KIEV/DONETSK, Ukraine: Church bells rang out over Kiev’s Maidan Square and hundreds of mourners bowed their heads in silence Sunday, a national day of mourning, to honor 49 Ukrainian servicemen killed by pro-Russian separatists.
But some 600 kilometers away to the east in the city of Donetsk, the heart of an armed insurgency against central rule by Kiev, there were few signs of mourning as people enjoyed a lazy stroll, sipped coffee in cafes and watched their children play.
Few events illustrate more clearly the bitter chasm that has opened up between east Ukraine and the rest of the country of 45 million. Heroes to some, the 49 killed when a missile hit their plane Saturday were enemies to others.
“I feel desperate, like it’s a betrayal. I don’t know what I can do to help,” Volodymyr Radchenko, an engineer in his fifties, said on the Maidan, cradle of the uprising that ousted Ukraine’s Moscow-backed president in February.
Nearby, an Orthodox priest led prayers on a stage, flanked by men wearing black masks and camouflage fatigues.
Radchenko’s depressed mood and sense of helplessness are shared by many in Kiev, whose euphoria over Viktor Yanukovich’s overthrow as president has given way to dismay as Russia annexed Crimea in March and separatists rose up in the east in April.
“I’m very worried,” said choreographer Iryna Zhadan, starting to weep. “I cry and pray a lot for the dead soldiers.”
More than 100 protesters were killed in clashes on and around the Maidan before their hate figure, Yanukovich, fell. Makeshift shrines have been erected around the square and some protesters are still camping out on its edges, worried about the fragile peace and the direction the country is taking.
Ukraine now has a pro-European leadership and a new president, Petro Poroshenko, who has intensified a military campaign in the east since being elected on May 25 but has also launched tentative peace talks with a Russian envoy.
He has promised a tough response to the downing of the plane, which some say is needed to crush the separatists, but others fear it could lead to all-out war with rebels armed with tanks that Kiev and Washington say come from Russia.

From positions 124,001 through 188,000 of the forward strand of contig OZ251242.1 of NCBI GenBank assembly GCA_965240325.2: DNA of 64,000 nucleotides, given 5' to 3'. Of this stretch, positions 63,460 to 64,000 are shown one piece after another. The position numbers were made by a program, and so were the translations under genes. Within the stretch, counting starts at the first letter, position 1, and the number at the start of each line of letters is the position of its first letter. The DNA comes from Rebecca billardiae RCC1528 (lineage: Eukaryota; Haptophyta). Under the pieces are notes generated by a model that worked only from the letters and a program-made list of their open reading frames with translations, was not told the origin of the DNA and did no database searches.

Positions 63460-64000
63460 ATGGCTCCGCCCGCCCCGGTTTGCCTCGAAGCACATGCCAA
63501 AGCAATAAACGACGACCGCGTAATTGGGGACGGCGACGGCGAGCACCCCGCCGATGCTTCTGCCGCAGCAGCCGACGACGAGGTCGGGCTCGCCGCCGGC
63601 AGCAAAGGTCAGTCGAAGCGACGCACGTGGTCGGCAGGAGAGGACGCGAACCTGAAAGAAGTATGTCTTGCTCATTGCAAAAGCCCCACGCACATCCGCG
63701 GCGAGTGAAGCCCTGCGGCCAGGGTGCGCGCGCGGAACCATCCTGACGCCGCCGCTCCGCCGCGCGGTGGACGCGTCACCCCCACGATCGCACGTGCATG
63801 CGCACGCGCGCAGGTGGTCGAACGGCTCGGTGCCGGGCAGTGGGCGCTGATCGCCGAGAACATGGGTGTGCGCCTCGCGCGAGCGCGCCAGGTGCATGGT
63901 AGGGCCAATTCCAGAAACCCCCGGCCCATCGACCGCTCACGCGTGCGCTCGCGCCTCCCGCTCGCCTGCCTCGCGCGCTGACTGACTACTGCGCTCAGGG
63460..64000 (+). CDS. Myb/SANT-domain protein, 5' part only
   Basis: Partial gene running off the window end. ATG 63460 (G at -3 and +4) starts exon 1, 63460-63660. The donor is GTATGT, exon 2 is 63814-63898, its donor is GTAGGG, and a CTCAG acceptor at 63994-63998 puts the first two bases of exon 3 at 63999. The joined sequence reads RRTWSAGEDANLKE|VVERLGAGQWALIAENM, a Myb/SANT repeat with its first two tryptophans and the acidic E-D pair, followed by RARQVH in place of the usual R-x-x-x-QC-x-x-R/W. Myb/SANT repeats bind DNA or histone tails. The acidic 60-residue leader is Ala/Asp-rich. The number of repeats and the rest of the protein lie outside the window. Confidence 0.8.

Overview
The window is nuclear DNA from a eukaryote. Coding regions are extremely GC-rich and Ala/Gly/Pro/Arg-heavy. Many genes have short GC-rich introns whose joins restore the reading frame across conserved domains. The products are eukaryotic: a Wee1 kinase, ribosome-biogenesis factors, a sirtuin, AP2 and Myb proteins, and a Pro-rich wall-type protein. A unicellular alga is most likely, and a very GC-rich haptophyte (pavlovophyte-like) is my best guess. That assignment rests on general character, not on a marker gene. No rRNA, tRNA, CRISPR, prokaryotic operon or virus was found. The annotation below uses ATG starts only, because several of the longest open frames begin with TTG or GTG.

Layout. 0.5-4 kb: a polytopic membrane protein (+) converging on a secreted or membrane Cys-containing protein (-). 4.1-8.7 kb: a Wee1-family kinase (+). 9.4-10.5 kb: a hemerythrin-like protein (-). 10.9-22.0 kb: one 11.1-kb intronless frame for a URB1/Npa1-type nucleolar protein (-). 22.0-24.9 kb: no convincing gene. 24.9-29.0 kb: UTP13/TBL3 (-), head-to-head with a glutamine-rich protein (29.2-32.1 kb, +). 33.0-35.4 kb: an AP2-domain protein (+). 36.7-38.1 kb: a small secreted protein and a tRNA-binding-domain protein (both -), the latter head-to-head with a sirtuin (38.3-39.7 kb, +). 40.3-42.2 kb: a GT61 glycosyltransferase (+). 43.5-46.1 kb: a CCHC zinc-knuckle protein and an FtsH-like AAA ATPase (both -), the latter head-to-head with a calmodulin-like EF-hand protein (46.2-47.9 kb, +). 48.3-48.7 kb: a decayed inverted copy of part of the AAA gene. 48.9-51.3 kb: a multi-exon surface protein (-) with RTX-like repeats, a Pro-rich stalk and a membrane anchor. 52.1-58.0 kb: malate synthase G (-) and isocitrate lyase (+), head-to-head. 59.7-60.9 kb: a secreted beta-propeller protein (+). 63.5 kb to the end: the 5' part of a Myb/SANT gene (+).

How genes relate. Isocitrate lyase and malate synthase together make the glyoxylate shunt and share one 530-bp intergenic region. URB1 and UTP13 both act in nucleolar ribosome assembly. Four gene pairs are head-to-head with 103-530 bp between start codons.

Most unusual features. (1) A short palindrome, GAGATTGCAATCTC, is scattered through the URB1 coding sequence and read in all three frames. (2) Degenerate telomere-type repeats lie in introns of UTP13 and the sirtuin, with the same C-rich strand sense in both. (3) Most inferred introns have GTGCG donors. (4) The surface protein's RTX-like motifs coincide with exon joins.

Moscow denies backing the rebels. Facing the possibility of further Western sanctions, it disavows any plan for a military invasion to absorb mainly Russian-speaking eastern Ukraine.
But some Ukrainians still fear that Russia and the West could fight a proxy war in Ukraine and would rather let the rebellious regions of Donetsk and Luhansk go than face such a conflict.
“It’s awful. I just don’t understand why we need Donetsk and Luhansk,” said Lyudmila Shevchenko, a 60-year-old Kiev resident. “If they like it without us, let them live on their own and we won’t send our children to their deaths.”
The downing of the military plane as it came in to land at the airport outside Luhansk killed more government servicemen than any other incident since the conflict began.
It has increased tension as Moscow and Kiev try to agree how much Ukraine should pay for Russian gas before a Monday deadline for Kiev to pay $1.95 billion in debts or have its gas cut off – potentially disrupting flows to the rest of Europe.
It also fueled a violent protest at the Russian Embassy in Kiev and a diplomatic spat over insulting comments by Ukraine’s foreign minister about President Vladimir Putin.
But few sympathizers could be found in east Ukraine, where leaders of the self-proclaimed Donetsk People’s Republic ignored Poroshenko’s call for a day of mourning and did not arrange a minute’s silence to remember the victims.
“We could hold a day of mourning every day for the children and ordinary citizens who are dead because of the Ukrainians,” a DPR spokesman said. “In Kiev they’re mourning the deaths of soldiers who were coming here to kill innocent people – it’s unbelievable. … If they don’t want soldiers to die, they shouldn’t have violated Luhansk airspace.”
In Donetsk, an industrial hub of 1 million people, there was as much discussion of the soccer World Cup in Brazil as of the shooting down of the plane. Many regard the Anti-Terrorist Operation, stepped up by Poroshenko, as driving a deeper rift between Ukrainians.
“They wanted a war, now they can have it. War brings casualties and they have to face that,” said Zina Demyanova, 60, an accountant.
Sergei, a 35-year-old waiter, described the downing of the plane as a “legitimate military victory.”
“I’m not mourning. We wanted to be acknowledged [by Kiev], the east wanted only that, and they sent their killers instead,” he said.
A retired administrative clerk who gave her name only as Iryna was among the few questioned by Reuters in the east who said openly they regretted the loss of life on both sides.
“This is nonsense, murder. I was crying last night and I cry every day ever since this madness started because all these people have mothers and families and children.”
Others suggest few people are prepared to speak out against the rebels in the east because they are afraid, however.
“It’s a horrible day and I am honestly mourning. They killed 49 people in cold blood, people who came to protect their country from this backward lot,” said a student who gave her name only as Svetlana.
“You know, there are people in Donbass [the coal mining area of east Ukraine] who do not support this madhouse here and we are begging Kiev to rescue us.”